· 2) Humanistic approach:

Humanistic approach: Artificial intelligence should empower users to make their own decisions. We are committed to providing transparent, understandable decision interpretations and interactive tools, allowing users to join, monitor or involve in the decision making process.
Principle: Chinese Young Scientists’ Declaration on the Governance and Innovation of Artificial Intelligence, Aug 29, 2019

Published by Youth Work Committee of Shanghai Computer Society

Related Principles

(Preamble)

Automated decision making algorithms are now used throughout industry and government, underpinning many processes from dynamic pricing to employment practices to criminal sentencing. Given that such algorithmically informed decisions have the potential for significant societal impact, the goal of this document is to help developers and product managers design and implement algorithmic systems in publicly accountable ways. Accountability in this context includes an obligation to report, explain, or justify algorithmic decision making as well as mitigate any negative social impacts or potential harms. We begin by outlining five equally important guiding principles that follow from this premise: Algorithms and the data that drive them are designed and created by people There is always a human ultimately responsible for decisions made or informed by an algorithm. "The algorithm did it" is not an acceptable excuse if algorithmic systems make mistakes or have undesired consequences, including from machine learning processes.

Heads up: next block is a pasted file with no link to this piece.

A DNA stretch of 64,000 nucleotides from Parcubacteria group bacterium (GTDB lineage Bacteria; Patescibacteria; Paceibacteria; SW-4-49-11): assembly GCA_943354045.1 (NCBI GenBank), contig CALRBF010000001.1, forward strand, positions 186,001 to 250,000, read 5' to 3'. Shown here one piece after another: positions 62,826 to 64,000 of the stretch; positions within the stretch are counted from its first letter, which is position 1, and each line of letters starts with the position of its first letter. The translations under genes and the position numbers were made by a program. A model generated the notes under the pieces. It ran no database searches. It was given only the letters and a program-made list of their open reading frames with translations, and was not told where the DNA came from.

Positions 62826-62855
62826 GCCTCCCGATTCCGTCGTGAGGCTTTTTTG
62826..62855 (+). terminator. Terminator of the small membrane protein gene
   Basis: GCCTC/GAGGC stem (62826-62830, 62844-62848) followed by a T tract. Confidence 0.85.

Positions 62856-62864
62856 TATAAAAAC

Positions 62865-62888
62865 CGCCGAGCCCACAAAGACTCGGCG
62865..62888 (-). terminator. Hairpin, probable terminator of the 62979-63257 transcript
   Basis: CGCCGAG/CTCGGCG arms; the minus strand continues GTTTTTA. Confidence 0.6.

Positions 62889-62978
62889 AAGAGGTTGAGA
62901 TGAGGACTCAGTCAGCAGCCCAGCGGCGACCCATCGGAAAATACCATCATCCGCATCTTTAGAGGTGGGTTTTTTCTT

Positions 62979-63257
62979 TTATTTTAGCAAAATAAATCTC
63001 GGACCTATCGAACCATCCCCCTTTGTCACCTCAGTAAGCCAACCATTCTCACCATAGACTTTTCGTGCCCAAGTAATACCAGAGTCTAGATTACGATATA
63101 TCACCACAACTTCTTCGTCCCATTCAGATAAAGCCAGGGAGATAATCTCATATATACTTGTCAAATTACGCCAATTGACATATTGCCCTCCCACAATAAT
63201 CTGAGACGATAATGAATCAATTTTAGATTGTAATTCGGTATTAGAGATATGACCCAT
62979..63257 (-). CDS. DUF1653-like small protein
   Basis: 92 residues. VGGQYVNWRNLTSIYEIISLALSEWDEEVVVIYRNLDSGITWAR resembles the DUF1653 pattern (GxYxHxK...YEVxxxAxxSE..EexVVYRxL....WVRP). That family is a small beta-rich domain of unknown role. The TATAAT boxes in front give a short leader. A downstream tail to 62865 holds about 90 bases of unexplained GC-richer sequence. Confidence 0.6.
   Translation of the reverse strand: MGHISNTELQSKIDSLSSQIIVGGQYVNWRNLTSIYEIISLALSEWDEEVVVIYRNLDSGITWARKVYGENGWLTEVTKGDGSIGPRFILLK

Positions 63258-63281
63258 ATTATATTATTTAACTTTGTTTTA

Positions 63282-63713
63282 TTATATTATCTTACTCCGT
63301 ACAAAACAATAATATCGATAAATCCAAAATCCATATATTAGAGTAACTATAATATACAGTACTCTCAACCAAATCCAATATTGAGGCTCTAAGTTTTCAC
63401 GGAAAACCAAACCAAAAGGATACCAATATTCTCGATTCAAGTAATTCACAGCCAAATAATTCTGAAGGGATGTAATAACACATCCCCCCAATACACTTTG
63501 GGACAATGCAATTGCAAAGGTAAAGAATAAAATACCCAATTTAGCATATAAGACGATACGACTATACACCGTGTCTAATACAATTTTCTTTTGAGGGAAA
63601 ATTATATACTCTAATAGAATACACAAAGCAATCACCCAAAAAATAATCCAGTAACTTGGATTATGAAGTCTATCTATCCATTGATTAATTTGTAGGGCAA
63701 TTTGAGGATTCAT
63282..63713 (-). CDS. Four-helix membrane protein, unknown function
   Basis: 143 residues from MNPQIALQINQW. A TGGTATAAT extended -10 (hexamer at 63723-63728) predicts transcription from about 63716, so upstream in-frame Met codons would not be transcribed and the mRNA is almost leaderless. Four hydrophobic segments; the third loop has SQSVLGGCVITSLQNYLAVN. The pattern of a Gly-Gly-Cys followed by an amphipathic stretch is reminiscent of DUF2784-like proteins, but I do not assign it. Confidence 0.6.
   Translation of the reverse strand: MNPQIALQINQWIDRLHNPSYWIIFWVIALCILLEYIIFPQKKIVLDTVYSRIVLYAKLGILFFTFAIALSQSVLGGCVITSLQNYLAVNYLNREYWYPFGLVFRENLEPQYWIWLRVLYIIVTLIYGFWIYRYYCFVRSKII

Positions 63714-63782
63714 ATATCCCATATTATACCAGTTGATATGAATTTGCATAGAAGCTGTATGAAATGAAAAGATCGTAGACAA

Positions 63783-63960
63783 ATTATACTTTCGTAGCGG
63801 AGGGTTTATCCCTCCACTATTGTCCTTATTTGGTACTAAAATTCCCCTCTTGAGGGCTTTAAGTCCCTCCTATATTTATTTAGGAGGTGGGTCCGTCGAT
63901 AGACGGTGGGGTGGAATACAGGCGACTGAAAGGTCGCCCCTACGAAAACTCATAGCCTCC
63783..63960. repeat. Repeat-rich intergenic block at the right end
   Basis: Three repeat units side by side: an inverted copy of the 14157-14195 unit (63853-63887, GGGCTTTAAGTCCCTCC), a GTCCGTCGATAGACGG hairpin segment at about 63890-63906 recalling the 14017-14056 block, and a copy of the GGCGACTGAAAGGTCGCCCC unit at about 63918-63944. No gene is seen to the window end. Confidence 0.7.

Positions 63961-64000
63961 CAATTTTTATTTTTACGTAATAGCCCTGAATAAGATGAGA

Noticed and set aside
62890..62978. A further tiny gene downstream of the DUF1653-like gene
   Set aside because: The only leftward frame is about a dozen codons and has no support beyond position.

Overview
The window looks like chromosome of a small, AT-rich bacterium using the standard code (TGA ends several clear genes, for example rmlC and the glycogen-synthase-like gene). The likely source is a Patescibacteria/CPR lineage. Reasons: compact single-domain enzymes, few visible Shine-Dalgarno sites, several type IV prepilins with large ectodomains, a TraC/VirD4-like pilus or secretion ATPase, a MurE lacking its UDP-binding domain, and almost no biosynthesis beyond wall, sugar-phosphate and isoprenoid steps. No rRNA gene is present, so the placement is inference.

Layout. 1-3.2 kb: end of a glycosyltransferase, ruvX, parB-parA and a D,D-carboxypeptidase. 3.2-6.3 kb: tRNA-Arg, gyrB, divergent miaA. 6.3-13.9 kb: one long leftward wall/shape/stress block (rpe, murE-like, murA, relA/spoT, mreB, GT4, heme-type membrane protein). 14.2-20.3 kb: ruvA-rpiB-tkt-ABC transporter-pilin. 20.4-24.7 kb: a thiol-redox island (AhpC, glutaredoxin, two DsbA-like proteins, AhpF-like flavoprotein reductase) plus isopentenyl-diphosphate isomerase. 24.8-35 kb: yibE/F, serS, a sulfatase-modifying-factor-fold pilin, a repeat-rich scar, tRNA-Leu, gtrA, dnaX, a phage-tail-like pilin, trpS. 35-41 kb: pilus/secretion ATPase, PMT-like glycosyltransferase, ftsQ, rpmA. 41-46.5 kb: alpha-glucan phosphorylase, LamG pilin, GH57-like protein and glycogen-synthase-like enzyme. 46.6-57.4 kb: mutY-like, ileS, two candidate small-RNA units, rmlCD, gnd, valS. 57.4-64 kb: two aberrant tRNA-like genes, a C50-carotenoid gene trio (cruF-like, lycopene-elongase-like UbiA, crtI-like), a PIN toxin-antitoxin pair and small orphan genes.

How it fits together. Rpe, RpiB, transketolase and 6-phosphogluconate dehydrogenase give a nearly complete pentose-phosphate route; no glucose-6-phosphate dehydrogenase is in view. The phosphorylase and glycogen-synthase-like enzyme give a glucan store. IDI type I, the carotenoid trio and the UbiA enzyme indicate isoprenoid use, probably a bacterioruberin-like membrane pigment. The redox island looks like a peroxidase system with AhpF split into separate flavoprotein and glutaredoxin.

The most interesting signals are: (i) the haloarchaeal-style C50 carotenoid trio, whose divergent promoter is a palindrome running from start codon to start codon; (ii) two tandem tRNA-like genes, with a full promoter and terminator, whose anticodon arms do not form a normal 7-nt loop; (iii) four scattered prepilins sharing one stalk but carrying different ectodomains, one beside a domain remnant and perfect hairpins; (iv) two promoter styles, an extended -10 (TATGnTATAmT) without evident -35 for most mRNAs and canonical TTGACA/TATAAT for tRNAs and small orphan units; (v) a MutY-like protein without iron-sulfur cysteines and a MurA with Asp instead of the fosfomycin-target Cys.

Published by Fairness, Accountability, and Transparency in Machine Learning (FAT/ML) in Principles for Accountable Algorithms, Jul 22, 2016 (unconfirmed)

• Require Accountability for Ethical Design and Implementation

The social implications of computing have grown and will continue to expand as more people have access to implementations of AI. Public policy should work to identify and mitigate discrimination caused by the use of AI and encourage designing in protections against these harms. [Recommendations] • Standing for “Accountable Artificial Intelligence”: Governments, industry and academia should apply the Information Accountability Foundation’s principles to AI. Organizations implementing AI solutions should be able to demonstrate to regulators that they have the right processes, policies and resources in place to meet those principles. • Transparent decisions: Governments should determine which AI implementations require algorithm explainability to mitigate discrimination and harm to individuals.

Published by Intel in AI public policy principles, Oct 18, 2017

8. Principle of user assistance